A Photographer’s Journey Through the Yasawa Islands
Do you want to know what it’s really like to travel around the Yasawa Islands of Fiji? Jon Burke, a freelance photographer from the US, set off to find out on his action-packed itinerary throughout Oceania. While fitting in the countries of Australia, New Zealand, Bali, Singapore, Thailand and Hawaii into his journey, he made sure to allocate two weeks in the Yasawa Islands.
“The research I did leaned towards spending more time there due to how hard it is to get around the islands,” Jon recalls of his trip and we couldn’t agree more to this approach. Plus, as his photography portrays, there’s much more to the Yasawa Islands than sun, sea and beaches. A longer stay in the islands is a must. Check out the photostory below to learn what it’s like to really visit the Yasawa Islands on a budget.
1. The Yasawa’s Rugged Landscapes
Of course, the Yasawa Islands offers breathtaking islands landscapes, but not quite like Jon had expected.
“When we imagine Fiji we picture white-sand beaches, curved palm trees, crystal blue water and a kiss of sunlight,” Jon says. “Yet this isn’t the case for many of the islands. On the contrary to what we believe, many of the islands are mountainous, rugged and thick with brush. The variety of islands provides a desire to see as many as possible, providing the explorer with the ability to wander and experience a variety of locations.”
Learn more about how to visit as many islands as possible in the Yasawas using our 5 Ways to Get to the Yasawa Islands.
2. Getting There is All Part of the Adventure
Speaking of visiting all of the islands, even getting around the Yasawa Islands is an adventure, as Jon experienced.
“A large fast ferry is responsible for transporting guests through the Yasawa Island chain, yet most of the locations are without docks for the boat to stop at. To move passengers from the boat to the islands the employees use small motorboats and dinghies to bring guests ashore or back to the boat. One of these employees explained that working on the island is like a tropical prison. You are in one of the most beautiful parts of the world but you are trapped there, the only escape being a single ferry to the mainland.”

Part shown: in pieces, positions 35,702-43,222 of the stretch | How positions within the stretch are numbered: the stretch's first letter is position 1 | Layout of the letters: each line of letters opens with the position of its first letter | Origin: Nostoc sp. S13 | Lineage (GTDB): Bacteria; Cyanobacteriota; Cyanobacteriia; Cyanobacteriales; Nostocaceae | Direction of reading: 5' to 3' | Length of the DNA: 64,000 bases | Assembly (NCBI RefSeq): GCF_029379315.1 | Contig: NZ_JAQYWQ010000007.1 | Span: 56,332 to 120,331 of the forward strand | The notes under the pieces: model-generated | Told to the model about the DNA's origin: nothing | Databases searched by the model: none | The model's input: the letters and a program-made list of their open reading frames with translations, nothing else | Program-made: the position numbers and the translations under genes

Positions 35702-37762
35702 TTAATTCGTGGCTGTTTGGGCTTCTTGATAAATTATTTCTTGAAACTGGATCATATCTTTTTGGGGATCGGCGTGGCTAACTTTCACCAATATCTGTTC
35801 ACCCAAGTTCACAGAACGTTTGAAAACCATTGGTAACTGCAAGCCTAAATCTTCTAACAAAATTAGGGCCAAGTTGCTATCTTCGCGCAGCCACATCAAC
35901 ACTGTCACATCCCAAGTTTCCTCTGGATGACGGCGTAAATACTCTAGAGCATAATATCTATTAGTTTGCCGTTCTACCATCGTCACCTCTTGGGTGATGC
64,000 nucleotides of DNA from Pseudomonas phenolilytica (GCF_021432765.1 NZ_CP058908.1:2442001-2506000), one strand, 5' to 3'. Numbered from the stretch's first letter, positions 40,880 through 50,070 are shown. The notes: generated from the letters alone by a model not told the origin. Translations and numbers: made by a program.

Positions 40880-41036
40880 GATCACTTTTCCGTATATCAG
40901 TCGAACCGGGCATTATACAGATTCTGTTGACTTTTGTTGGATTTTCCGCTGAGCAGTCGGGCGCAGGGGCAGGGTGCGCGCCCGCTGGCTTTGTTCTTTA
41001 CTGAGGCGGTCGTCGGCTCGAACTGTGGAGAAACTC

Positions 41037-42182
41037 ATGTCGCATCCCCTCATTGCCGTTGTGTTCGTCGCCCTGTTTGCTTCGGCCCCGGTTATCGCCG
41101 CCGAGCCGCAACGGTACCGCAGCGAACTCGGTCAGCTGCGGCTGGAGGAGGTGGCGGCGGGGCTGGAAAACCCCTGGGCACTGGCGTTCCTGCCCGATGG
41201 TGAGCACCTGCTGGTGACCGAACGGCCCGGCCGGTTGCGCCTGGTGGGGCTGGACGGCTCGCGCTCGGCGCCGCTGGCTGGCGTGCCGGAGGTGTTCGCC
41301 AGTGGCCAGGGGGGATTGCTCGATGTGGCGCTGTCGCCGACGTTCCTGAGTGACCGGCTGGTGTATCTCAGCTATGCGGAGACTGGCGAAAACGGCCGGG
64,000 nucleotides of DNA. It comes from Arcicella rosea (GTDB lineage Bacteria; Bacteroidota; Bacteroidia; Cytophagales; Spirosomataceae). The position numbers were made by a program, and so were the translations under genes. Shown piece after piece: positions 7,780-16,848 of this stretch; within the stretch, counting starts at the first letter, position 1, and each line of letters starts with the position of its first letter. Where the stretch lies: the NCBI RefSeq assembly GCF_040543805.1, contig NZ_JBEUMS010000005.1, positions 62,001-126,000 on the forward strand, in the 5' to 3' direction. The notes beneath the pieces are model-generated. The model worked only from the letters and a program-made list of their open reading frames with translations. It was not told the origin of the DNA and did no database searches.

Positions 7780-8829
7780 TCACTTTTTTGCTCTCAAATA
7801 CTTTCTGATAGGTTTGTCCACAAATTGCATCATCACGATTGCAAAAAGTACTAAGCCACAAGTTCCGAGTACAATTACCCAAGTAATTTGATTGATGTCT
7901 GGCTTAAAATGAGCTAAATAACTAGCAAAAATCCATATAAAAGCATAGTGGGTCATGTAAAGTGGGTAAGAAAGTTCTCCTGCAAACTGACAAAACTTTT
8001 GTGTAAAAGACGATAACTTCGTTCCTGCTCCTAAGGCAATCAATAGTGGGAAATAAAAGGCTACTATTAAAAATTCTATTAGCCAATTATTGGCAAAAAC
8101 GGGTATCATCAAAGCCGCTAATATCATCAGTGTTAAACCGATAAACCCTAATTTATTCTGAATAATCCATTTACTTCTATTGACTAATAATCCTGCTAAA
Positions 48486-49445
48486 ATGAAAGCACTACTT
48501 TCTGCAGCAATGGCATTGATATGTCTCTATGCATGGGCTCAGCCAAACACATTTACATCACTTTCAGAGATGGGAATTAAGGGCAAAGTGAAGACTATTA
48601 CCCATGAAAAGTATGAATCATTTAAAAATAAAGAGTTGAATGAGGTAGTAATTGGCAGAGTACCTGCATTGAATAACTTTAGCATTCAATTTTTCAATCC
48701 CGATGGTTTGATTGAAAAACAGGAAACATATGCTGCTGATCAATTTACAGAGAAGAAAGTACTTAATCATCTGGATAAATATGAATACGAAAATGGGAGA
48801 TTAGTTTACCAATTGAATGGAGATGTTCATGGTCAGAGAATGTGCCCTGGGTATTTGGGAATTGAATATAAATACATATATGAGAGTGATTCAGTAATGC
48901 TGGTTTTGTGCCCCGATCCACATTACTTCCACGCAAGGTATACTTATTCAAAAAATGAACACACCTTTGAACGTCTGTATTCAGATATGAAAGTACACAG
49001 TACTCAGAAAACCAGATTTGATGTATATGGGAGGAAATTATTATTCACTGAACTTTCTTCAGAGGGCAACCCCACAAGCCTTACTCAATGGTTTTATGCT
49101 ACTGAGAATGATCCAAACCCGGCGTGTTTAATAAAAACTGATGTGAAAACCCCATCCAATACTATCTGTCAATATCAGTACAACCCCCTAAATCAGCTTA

3. A Quick Stop at Fiji’s Party Island
“The small island of Beachcomber lays at the start of the Yasawa Island chain. The island is so small you could miss it if you aren’t paying attention. Many refer to this island as the party island of the group, travellers from all over make an effort to spend a weekend here to experience a party on a Fijian island.”
Find out more about partying at Beachcomber in The Ultimate Guide to the Fiji Nightlife.
4. The Real Fiji Experience
While Fiji has a reputation for being a luxurious destination, those travelling on a budget will have a different but no-less “rich” experience.
“Budget travellers and backpackers will get to experience more of the villager lifestyle at their stays,” Jon says. “Though they have to be careful. Besides the areas that tourists are allowed, any visitor needs permission to enter a traditional Fijian village.”
Find out more about entering a Fijian village in our Fiji Village Etiquette: What to Do When Visiting a Fijian Village.